TTMLCaptionCue object that contains specific settings of TTML caption
cues and expects as its content captions in TTML format.


>
>>
>>
>>Spec consequences
>>==================
>
> An analysis of serialization formats besides WebVTT (see comment above)
> should be done before concluding that these are the only spec consequences.


This research was done even before starting to specify WebVTT, see
http://wiki.whatwg.org/wiki/Timed_track_formats (and other pages in
that wiki) . It resulted in an understanding of the role of
serialisation formats and of cues. This is why I am suggesting to make
cues more explicit content types.

With this understanding, it is possible for any new cue format that a
browser wants to support to either find a mapping to an existing cue
object or introduce a new Cue object type into the hierarchy.

For example, MP4 chapters may be extracted as specified here:
http://code.google.com/p/subler/wiki/ChapterTextFormat - these can
simply map into the proposed ChapterCue as plain text chapers. In
contrast, GPAC 3GPP chapters e.g.
http://sourceforge.net/p/gpac/discussion/287547/thread/4ffdaf01 may
need some extra positioning and styling information that may require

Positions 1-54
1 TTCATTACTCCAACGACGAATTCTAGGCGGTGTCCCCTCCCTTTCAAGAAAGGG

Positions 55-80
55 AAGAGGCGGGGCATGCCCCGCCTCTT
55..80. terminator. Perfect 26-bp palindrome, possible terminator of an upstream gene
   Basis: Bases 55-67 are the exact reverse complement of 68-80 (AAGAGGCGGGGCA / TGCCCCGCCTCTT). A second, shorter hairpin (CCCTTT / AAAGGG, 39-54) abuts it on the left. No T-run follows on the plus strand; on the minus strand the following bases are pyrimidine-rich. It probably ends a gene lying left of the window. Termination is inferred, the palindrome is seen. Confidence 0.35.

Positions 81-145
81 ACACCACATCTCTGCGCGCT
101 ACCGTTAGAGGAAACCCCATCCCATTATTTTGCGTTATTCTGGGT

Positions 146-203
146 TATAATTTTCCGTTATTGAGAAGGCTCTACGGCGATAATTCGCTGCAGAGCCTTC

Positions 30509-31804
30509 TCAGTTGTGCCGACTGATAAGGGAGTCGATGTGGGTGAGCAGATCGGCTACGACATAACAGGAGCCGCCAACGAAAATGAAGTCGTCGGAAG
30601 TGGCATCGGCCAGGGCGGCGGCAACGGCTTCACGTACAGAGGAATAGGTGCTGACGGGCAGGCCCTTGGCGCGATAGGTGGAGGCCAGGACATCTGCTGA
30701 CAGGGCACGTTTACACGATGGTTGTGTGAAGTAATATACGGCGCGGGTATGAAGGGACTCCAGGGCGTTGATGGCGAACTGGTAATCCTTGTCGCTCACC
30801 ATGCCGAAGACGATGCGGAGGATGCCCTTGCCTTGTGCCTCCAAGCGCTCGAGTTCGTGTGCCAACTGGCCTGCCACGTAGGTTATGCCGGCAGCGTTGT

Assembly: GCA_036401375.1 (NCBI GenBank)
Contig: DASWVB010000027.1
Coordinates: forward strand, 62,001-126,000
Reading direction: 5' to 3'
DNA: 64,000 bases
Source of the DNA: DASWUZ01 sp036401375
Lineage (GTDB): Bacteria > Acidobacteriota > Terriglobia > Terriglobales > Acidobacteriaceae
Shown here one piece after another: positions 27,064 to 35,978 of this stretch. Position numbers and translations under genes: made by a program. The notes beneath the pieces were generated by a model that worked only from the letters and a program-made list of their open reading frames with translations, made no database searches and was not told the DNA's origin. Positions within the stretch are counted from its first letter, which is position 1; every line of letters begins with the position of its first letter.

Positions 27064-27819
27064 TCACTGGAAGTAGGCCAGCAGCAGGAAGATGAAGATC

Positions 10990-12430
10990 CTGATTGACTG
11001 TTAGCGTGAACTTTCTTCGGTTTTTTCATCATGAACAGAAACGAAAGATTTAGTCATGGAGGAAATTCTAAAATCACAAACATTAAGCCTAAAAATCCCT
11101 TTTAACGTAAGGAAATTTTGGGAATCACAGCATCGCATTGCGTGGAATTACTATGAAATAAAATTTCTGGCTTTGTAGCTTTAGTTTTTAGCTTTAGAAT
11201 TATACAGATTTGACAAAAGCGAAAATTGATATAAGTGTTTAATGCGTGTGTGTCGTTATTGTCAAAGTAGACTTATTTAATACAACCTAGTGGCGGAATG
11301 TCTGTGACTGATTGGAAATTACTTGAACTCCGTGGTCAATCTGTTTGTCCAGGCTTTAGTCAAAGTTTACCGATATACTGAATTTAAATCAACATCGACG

creation of specific 3GPPChaperCue objects, even though a browser
could decide to simply ignore that extra information and still only
map it to ChapterCue objects.

While my goal is to make browsers have to deal with as few as
necessary objects for different types of cues, I am fully aware that
different cue types require different handling. That was the
motivation for proposing this change.

Hope that clarifies it some more.

Best Regards,
Silvia.


>>What needs to change in the specs to deal with this different approach
>>to text tracks is not hard to deduct.
>>
>>
>>Firstly, there are consequences on the WebVTT spec.
>>
>>I suggest we rename WebVTTCue [1] to VTTCaptionCue and allow such cues
>>only on tracks of kind={caption, subtitle}.
>>Also, we separate out the WebVTT serialisation format syntax
>>specification from the cue syntax specification [2] and introduce
>>separate parsers [3] for the different cue syntax formats.
>>The rendering section [4] has already started distinguishing between
>>cue rendering for chapters and for captions/subtitles. This will
>>easily fit with the now separated cue syntax formats.
>>
>>We will then introduce a ChapterCue which adds a .text attribute and a